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Everything You Need to Know About Hydroponics and Indoor Growing

Lettuce cultivated in a hydroponics and indoor growing system.

Are you new to hydroponics and indoor gardening?

Hydroponics can seem confusing to someone not familiar with the concepts of indoor growing or soilless growing, but don’t let that stop you from giving it a try. Hydroponics is an exciting and interesting way of growing plants. This guide is for anyone who thinks they would like to start out growing their plants using a hydroponic system and for people who already use hydroponic systems but could use a little extra help.

We all have differing gardening abilities, Some of us may not have ever grown anything before while others may grow all their food. This guide will summarize some of the most commonly asked questions about hydroponic gardening and the answers. This guide will also give you a list of products to try and suggestions of practices you may find useful as you continue your gardening experiences in hydroponics.

This guide attempts to flow in a natural step by step process by starting with the beginner’s basics and moving on from there to what all you can grow using Hydroponics and what products and tools can help you achieve the highest level of success. We will try to stick to the following format to give you an overview of hydroponics.

1 An introduction to hydroponics and indoor gardening.

1.1  What exactly is hydroponics?
1.2  What is the difference between growing inside compared to growing outside?
1.3  Why soilless? Can’t I use soil and grow inside?
1.4  What growing medium is the best choice?
1.5  What cautions should I take?

2 Growing what you want year-round!

2.1  What plants grow best inside?
2.2  Where do I find information on the plants I want to grow? 

3 Where should I locate my indoor hydroponic system?

3.1  What space requirements are needed to grow indoors using a hydroponic system?
3.2  What is the minimum height requirement if any?
3.3  What is the optimal temperature and humidity for my plants?
3.4  What other things should I take into account as I set up my hydroponic system?

4 How do you set up a grow room?

4.1  What do I need?
4.2  Why do I need a grow tent?
4.3  What is a ventilation system and why do I need one?
4.4  How do I make a lighting system?
4.5  How do I know which growing system is best for me?
4.6  What other equipment should I learn about for hydroponics?

5 Feeding my plants

5.1  How do I feed my plants?
5.2  Are there nutrients in the media?
5.3  What nutrients do plants growing in coco need?
5.4  How often do I need to feed my plants?
5.5  What additives should I give my plants and when?
5.6  What guidelines should I follow for mixing nutrient solutions?

6 Let’s grow!

6.1  How hard is it to get plants started?
6.2  What do I need to do once I start seeing root development?
6.3  When do I move them into my primary system without harming them?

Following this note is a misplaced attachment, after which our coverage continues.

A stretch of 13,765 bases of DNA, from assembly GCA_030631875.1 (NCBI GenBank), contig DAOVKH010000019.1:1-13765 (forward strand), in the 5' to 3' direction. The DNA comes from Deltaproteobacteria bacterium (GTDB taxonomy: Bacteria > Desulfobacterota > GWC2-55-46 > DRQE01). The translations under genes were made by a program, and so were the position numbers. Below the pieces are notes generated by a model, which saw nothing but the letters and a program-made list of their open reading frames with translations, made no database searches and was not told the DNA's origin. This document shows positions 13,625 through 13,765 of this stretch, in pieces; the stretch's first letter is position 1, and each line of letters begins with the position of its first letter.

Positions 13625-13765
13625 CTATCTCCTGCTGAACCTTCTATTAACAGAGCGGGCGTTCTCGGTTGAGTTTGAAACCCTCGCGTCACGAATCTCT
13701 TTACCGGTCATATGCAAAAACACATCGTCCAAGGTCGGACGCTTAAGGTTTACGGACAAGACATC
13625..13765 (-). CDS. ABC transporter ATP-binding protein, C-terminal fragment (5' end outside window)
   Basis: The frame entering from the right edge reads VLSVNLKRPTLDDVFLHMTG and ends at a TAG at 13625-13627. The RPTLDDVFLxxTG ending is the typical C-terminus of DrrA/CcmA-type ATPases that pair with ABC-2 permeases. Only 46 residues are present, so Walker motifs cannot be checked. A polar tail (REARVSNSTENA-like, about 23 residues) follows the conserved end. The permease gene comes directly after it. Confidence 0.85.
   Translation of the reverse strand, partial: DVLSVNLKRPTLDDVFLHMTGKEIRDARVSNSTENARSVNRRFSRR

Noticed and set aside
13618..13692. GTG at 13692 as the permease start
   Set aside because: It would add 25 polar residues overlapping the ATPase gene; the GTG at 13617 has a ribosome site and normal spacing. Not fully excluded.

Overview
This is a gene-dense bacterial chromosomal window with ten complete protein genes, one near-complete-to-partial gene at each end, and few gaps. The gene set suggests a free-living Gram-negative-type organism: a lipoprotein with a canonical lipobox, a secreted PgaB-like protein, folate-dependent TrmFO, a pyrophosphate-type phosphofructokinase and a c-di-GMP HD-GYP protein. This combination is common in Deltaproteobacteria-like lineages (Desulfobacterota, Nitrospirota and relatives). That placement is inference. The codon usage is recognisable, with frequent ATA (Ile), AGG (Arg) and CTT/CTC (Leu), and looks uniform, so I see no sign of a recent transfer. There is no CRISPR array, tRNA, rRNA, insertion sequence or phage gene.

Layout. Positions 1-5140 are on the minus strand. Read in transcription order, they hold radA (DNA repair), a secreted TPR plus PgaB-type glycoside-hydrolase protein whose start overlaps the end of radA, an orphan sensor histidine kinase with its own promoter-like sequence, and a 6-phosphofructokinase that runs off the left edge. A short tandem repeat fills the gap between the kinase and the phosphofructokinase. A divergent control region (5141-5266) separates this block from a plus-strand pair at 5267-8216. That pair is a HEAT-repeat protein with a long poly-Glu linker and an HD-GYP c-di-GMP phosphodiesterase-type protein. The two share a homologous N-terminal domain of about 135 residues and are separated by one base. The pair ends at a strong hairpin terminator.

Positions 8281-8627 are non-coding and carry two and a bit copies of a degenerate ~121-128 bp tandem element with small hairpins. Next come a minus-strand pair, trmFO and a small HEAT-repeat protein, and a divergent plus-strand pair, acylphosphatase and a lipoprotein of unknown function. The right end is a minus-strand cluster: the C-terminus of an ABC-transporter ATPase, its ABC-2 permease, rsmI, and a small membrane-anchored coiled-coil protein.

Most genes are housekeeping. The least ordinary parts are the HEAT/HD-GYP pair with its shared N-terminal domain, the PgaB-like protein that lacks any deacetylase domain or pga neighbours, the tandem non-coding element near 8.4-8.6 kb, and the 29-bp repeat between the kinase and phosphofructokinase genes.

6.4  How do I help my plants continue to grow and be healthy?
6.5  How do help my plants start to develop fruits?
6.6  How do I know it is time to harvest my fruits?
6.7  At the end of the crop is it too late to save my genetics of my plants?
6.8  How do I stop a bug infestation that threatens my crop?

7 How do I start the Process over again?

7.1  What do I need to clean up after I have harvested my crop?
7.2  How do I store my nutrients and boosters?
7.3  When do I need to replace my equipment?

8 One final thought.

Learning the basics of hydroponics and indoor gardening only takes a little bit of time and energy to learn.
Let’s begin with a quick introduction to hydroponics and indoor gardening. 

1. An introduction to hydroponics and indoor gardening

1.1 What exactly is hydroponics?
Although, you may already have some idea what hydroponics is let’s clarify it further before moving on. Hydroponics is a system or method of using water instead of soil to deliver nutrients to plants.

How this is achieved depends on the system chosen to get the nutrients to the plants by the individual user. Some conventional systems might drop the nutrients of use bubbles to get the nutrients to the plants. We will go into more detail about the different systems a little further on into this guide.

For the plants to properly accept the nutrients, the feed concentration must be mixed correctly with the water. You must check and adjust the pH level and conductivity of the solution. Don’t worry this only takes a few minutes.

Types of hydroponics systems

1.2 What is the difference between growing inside compared to growing outside?
There are a lot of similarities between growing inside and outside. Growing them inside gives you much better control of your plants than if they are outside. Growing them inside allows you to grow plants that might not normally be able to grow in your area if they were outside.
By creating optimal conditions for your plants, they can thrive and give us much more fruits than they might otherwise. Not a bad trade off for having them inside, is it?

1.3 Why soilless? Can’t I use soil and grow inside?
You can certainly grow your plants inside in soil. It may prove messier and provide fewer fruits for the same space, but is quite easily done (raccomended for beginners).